Oh my goodness. I was exhausted yesterday just from cleaning and sterilizing my coop. Also candled eggs. What *IS* it with duck eggs? I had a ton of bad ones too! Hope you have a calmer day tomorrow.

    Traci
     
  3. NYRIR

    NYRIR Chillin' With My Peeps

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    May 13, 2010
    Petersburg,NY
    Quote:THANK YOU! Really...it makes me feel better to know others can understand! [​IMG]
     
  4. Tina D

    Tina D Chillin' With My Peeps

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    Sep 2, 2010
    Dutchess County, NY
    I hear you! My chickens came from a family that runs an 87 acre farm, with cattle, horses, and tons of chickens. I have no idea how they keep everything under control over there! [​IMG]

    I only have 2 hens, they arrived a week ago. I am a complete newbie, and don't really have a "chicken routine" worked out yet. Plus, it's been raining here for the entire week! So, I find myself running around like a maniac, trying to keep the ladies dry and comfy, while trying not to get soaked to the bone myself. Whenever there is a small window of time without rain, I am running out to see if the girls want to free range a bit. Now that I've had a week's worth of experience, I see that my coop and run are not ideal. But, they are OK, just need some tweaking. As time passes, I'm sure I'll be able to do things faster and more efficiently. But, it's so true that you can always, always find something to do/change/clean/fix in the coop/run! It will be so nice when the weather clears up, and we can enjoy the ladies more in the yard!

    Anyway, my hat is off to all the farmers out there, too! [​IMG]
     
  5. flowergirl60

    flowergirl60 Chillin' With My Peeps

    Feb 13, 2011
    Austin Tx
    Whew!! I am exausted just reading your post. But you know what? It's b/c we love our chickens so much. [​IMG] I hope you have a great day today.
     
  6. Ridgerunner

    Ridgerunner Chicken Obsessed

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    Feb 2, 2009
    Northwest Arkansas
    The meat bird coop and run also got cleaned out and hay put in the coop and run.I was having trouble with mud in there,so I put a layer of sawdust on the ground and covered it with clean hay.The chickens loved it [​IMG] So question 1 is...will this be satisfactory if I keep adding layers of hay? I really don't want them in the mud! It's an open run, so it will see whatever weather we get.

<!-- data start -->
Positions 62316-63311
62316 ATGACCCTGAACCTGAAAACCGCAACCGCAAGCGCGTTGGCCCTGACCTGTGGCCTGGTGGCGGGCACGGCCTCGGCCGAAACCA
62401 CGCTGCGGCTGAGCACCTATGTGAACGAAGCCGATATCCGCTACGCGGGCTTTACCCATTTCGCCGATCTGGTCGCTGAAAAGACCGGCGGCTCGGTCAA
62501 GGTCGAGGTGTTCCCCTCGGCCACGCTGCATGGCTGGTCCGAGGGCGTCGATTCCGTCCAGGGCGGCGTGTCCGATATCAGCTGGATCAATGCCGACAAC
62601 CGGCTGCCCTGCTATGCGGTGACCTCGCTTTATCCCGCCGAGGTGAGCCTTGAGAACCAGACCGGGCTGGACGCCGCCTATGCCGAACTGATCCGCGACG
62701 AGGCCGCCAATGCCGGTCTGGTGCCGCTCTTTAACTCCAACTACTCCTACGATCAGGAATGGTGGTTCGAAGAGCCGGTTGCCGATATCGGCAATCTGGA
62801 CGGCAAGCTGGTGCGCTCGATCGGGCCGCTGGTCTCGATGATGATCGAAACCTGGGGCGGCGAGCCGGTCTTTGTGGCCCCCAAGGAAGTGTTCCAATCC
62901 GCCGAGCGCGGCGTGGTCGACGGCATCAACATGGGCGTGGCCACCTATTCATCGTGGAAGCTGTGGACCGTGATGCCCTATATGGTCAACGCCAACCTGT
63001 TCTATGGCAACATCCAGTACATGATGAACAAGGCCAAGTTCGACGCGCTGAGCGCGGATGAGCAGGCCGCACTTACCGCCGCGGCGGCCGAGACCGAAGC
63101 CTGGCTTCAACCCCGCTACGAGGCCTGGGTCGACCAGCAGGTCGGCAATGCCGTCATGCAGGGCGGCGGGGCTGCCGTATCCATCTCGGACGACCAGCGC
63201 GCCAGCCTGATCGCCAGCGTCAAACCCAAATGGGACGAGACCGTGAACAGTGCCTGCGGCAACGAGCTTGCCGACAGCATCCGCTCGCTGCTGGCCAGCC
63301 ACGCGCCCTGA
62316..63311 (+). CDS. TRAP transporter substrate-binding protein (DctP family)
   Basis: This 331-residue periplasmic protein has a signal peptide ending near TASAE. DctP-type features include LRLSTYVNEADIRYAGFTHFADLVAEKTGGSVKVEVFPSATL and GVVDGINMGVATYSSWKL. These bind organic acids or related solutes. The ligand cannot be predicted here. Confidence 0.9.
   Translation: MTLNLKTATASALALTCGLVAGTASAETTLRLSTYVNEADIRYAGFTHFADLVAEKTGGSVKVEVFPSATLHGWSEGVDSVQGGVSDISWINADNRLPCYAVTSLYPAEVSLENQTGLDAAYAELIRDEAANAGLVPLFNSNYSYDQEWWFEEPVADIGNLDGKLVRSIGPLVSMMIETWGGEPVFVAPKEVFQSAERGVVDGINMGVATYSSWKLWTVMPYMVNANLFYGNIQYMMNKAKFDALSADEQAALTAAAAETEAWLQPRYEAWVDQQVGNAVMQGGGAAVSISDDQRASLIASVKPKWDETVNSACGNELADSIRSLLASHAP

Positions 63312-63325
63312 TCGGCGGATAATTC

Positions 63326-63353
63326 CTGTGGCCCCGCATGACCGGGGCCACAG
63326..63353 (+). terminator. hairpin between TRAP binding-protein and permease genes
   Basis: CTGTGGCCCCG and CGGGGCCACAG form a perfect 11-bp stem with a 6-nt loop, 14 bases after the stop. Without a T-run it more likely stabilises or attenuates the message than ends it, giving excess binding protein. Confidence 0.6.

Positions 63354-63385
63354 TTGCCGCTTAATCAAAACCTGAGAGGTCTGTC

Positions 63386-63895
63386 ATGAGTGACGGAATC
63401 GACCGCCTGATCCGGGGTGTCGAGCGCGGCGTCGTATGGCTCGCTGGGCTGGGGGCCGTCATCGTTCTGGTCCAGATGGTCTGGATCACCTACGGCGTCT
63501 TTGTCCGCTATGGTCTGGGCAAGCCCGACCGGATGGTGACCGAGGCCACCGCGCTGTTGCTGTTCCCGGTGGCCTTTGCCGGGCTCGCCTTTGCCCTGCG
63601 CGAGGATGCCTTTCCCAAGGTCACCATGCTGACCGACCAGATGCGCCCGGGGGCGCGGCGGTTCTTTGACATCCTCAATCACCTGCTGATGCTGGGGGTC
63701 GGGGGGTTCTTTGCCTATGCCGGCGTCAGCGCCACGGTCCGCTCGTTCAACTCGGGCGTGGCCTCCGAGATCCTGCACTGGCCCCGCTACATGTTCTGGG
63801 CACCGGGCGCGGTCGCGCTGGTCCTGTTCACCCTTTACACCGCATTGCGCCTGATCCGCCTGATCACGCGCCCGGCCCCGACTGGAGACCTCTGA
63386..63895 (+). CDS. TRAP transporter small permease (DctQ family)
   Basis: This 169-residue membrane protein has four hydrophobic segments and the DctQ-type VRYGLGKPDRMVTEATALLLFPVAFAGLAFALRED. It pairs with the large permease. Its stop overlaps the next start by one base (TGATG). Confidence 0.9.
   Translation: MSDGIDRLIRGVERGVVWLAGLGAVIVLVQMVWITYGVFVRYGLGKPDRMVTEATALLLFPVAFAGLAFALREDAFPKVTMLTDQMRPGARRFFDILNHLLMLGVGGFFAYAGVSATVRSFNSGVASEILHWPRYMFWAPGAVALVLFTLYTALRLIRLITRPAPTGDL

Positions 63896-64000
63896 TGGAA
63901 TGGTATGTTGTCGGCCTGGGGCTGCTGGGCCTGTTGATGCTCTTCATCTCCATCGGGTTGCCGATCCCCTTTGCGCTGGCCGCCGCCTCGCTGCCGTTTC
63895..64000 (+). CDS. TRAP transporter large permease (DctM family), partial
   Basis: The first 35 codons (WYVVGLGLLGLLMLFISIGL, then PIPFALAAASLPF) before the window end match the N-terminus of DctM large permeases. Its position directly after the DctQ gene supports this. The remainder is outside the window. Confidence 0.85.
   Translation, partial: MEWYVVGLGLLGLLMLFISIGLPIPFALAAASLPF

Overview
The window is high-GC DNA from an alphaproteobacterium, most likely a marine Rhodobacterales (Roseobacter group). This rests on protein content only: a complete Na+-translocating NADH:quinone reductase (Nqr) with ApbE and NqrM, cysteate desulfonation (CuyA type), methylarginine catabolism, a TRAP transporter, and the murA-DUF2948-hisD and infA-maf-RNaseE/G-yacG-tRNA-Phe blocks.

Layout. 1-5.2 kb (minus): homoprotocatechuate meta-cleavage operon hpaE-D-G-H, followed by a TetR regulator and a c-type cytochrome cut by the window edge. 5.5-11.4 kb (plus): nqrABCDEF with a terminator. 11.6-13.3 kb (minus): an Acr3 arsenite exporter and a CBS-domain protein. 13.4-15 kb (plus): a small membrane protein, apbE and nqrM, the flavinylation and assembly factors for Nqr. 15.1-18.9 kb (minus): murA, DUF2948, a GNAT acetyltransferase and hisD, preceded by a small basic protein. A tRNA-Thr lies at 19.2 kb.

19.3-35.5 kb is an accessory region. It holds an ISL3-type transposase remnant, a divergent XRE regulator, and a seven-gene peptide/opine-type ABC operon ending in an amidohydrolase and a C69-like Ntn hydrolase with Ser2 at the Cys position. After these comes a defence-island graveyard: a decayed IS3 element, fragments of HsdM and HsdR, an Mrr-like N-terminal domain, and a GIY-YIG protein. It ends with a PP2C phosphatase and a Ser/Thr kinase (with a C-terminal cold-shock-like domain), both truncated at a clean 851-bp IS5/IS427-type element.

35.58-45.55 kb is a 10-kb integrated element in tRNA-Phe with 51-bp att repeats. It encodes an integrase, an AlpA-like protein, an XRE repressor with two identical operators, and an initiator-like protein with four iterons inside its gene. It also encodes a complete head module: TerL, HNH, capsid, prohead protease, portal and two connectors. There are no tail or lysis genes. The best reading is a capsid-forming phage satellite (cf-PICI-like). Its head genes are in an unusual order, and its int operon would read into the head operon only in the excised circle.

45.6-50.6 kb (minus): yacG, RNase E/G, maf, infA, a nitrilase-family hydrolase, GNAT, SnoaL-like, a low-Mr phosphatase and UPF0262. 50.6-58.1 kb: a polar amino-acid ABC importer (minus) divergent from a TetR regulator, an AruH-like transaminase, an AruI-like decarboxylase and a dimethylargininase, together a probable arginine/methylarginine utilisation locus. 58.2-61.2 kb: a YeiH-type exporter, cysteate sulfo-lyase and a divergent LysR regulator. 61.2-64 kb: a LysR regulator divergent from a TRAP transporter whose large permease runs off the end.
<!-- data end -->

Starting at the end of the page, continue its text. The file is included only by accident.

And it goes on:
I suggest you read Pat's Muddy Run article. It might help. She is good!!!

    Pat’s Big Ol' Mud Page (fixing muddy runs):
    https://www.backyardchickens.com/web/viewblog.php?id=1642-fix-a-muddy-run

    For
    a run your size, my main thoughts are to try to keep water out, mainly from running off roofs and running along the ground. If you can raise it so it drains better, so much the better.

    Several people use hay in the coop, but my concern is that it tends to mat together. That makes it harder to get out when it is time to clean the coop. Instead of a shovel to clean it out, you need a pitchfork.

    I have a couple of other concerns in the run. Hay is organic. In a muddy run it will break down and make great compost. However, compost can be pretty good at retaining moisture instead of drying out. A bigger concern is that wet hay can get moldy. Mold can get chickens very sick or kill them. If it gets wet in the coop, it can get moldy too, but this is a bigger concern to me in the run.


    How am I going to let them outside? I have a playpen for the banties but they can't be together. I don't want them back in the meat bird pen with the bigger flock because they are so much smaller.My DH thinks I should let them free-range with the big dogs (my laying flock).I do have enough space for them to get away and my laying flock is very accepting of newbies.They have seen these birds for 3 weeks through a fence...so is this a smart thing to do? And then put them back in the cage at night? They are all people friendly and not TOO hard to catch

    When you put roosters together that are at puberty or above, they are going to fight. Sometimes this is a fight to the death and sometimes this fighting soon becomes running away and chasing. Sometimes they seriously injure or kill each other. Sometimes they reach an accommodation where they work together pretty well to defend the flock. Often, each will sort of have their own harem, although there is a lot of fertilizing of eggs in the other harm going on. The rooster that is not dominant will do his share of fertilizing. It is surprising how sneaky they can be.

    I think them free ranging when you do this makes it much more likely they will reach an accommodation, but I cannot give you any guarantees on how it will work out. I'd do it like your husband suggests, but bear in mind it might work and it might not.

    If they are used to sleeping in a separate place at night and can get back to that place, they will probably go to where they are used to at night, at least for a while. Once they are fully integrated with the other flock, they may start sleeping with them, especially if the main coop is nicer with higher roosts than your juvenile detention center.

    You will notice that I am using a lot of weasel words like may, might, or more likely. You are dealing with living animals. I cannot tell you how they will react of what they will actually do. I can tell you what I would expect to happen, but I don't know what will happen.

    I grew up on a small farm where we had chickens, cows, and draft horses. On a farm, you are never done. There is always something to do and you have a responsibility to take care of the animals twice a day. It ties you down and limits your options. We never took a vacation. I had some great times, but I knew I did not want to spend my adult life doing that for a living. I have a great deal of respect for people who farm for a living.